Tony, my sister-in-law’s boyfriend, loves music. He came with his ukulele to dinner, and afterwards, played some songs, tuning it each time and opening himself to each piece of music. One of these, he said, should be the national anthem: this land is your land…
I have also thought these were words to Occupy, that speak for the 99.9% against the police and the .1%. Tony favorite lines, the ones about the sign that says no trespassing on one side, but the back side – our side - is empty, are sung by one of 7 folk singers in the beautiful recording made in the midst Madison this spring. There Tom Morrello hails the link between Egypt and America – Governor Walker is “the Mubarak of Madison…” It is where Woody Guthrie’s words live to this moment here.
Guthrie has long been feared by the .1%. There is finally an effort to restore his papers and music in Oklahoma, where he came from, many years after his death and years of anti-radical ideology (that Madison is not the result of oppression, but of the work, among dupes of a few outside agitators – this is the projection of .1%, pressed, as Marx once said, by “press, pulpit and comic paper”). I should also note: the family who contributed for the building to house these papers, exemplifies recovering themselves as human beings...
Guthrie sang on picket lines, like Paul Robeson and Joe Hill, among the great troubadours of democracy. See here.
Oklahoma was once a poor place, a dust bowl where socialists and populists organized to counter the Klan (when I was organizing against the Klan in the army at Fort Carson just after I first came to Denver, a white woman came up and told me that her mother and father, poor, socialist Oklahomans, had been burned out five times by the Klan, but rebuilt, stayed and fought. I learned something of the horrors of the Klan in states seemingly far from the South, and of the mass battle against it. An older white woman, a Catholic, had attended a Protestant sermon in Kentucky where the “minister” had denounced “Papists,” along with blacks and jews and union organizers, as “instruments of Satan.” Against the predations of racism, nationalism and the .1%, we are all, the democracy, in this together. As the New York Times story gestures at below, Woody Guthrie grew up amidst such conflicts.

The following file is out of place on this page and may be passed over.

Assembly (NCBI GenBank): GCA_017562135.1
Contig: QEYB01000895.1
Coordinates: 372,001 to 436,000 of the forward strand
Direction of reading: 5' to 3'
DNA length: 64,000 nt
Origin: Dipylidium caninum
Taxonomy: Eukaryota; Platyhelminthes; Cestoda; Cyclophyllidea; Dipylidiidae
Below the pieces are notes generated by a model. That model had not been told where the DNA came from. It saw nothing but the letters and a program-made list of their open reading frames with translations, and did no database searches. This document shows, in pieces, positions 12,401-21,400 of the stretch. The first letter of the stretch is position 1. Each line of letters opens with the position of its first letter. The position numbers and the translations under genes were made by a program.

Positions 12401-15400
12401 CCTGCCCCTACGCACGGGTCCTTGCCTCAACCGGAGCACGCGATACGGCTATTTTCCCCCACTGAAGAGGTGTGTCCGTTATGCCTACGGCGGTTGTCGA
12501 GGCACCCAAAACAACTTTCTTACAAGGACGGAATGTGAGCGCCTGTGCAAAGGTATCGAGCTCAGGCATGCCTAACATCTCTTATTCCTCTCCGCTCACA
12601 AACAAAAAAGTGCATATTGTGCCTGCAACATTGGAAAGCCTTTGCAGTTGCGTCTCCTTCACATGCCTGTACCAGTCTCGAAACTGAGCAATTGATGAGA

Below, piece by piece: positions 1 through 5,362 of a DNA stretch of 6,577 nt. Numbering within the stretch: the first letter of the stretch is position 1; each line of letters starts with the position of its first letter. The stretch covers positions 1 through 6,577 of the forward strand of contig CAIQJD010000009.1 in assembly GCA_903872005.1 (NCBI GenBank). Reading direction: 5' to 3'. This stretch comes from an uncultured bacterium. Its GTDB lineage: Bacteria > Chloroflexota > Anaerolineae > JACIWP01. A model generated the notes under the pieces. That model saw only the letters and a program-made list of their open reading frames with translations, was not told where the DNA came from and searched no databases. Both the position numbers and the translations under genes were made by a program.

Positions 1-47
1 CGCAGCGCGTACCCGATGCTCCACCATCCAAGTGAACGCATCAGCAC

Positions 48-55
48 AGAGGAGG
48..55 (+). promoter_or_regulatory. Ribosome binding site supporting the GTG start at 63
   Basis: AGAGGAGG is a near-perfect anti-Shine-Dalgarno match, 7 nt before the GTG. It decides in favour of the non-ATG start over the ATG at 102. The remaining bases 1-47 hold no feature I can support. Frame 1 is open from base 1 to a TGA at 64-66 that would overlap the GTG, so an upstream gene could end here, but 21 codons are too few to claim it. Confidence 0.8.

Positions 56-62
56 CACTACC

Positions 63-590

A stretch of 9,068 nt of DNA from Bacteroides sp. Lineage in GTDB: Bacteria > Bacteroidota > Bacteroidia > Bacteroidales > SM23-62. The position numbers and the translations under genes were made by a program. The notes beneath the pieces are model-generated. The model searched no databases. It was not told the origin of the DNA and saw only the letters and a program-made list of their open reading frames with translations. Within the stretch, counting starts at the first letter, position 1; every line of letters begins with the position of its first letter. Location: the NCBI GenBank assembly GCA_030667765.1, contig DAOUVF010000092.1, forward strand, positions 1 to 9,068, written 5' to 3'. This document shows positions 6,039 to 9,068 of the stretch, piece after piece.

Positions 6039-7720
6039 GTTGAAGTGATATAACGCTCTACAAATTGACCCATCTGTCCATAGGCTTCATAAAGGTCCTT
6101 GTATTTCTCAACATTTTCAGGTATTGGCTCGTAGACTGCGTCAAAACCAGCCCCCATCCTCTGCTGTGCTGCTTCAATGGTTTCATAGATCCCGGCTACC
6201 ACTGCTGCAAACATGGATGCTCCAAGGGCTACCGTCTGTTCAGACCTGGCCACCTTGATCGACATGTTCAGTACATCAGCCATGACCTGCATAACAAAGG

Guthrie’s papers are now finding a home in his home, Oklahoma. And his words are spreading widely: “this land is your land...”
It is 2012. May it be a year as bold for democracy internationally as this amazing year has been.
“This land was made for you and me.”
Bound for Local Glory at Last
Published: December 27, 2011
TULSA, Okla. — Oklahoma has always had a troubled relationship with her native son Woody Guthrie. The communist sympathies of America’s balladeer infuriated local detractors. In 1999 a wealthy donor’s objections forced the Cowboy Museum in Oklahoma City to cancel a planned exhibition on Guthrie organized by the Smithsonian Institution. It wasn’t until 2006, nearly four decades after his death, that the Oklahoma Hall of Fame got around to adding him to its ranks.
Al Aumuller/Woody Guthrie Archives.
Bradly Brown/Woody Guthrie Archives.
But as places from California to the New York island get ready to celebrate the centennial of Guthrie’s birth, in 2012, Oklahoma is finally ready to welcome him home. The George Kaiser Family Foundation in Tulsa plans to announce this week that it is buying the Guthrie archives from his children and building an exhibition and study center to honor his legacy.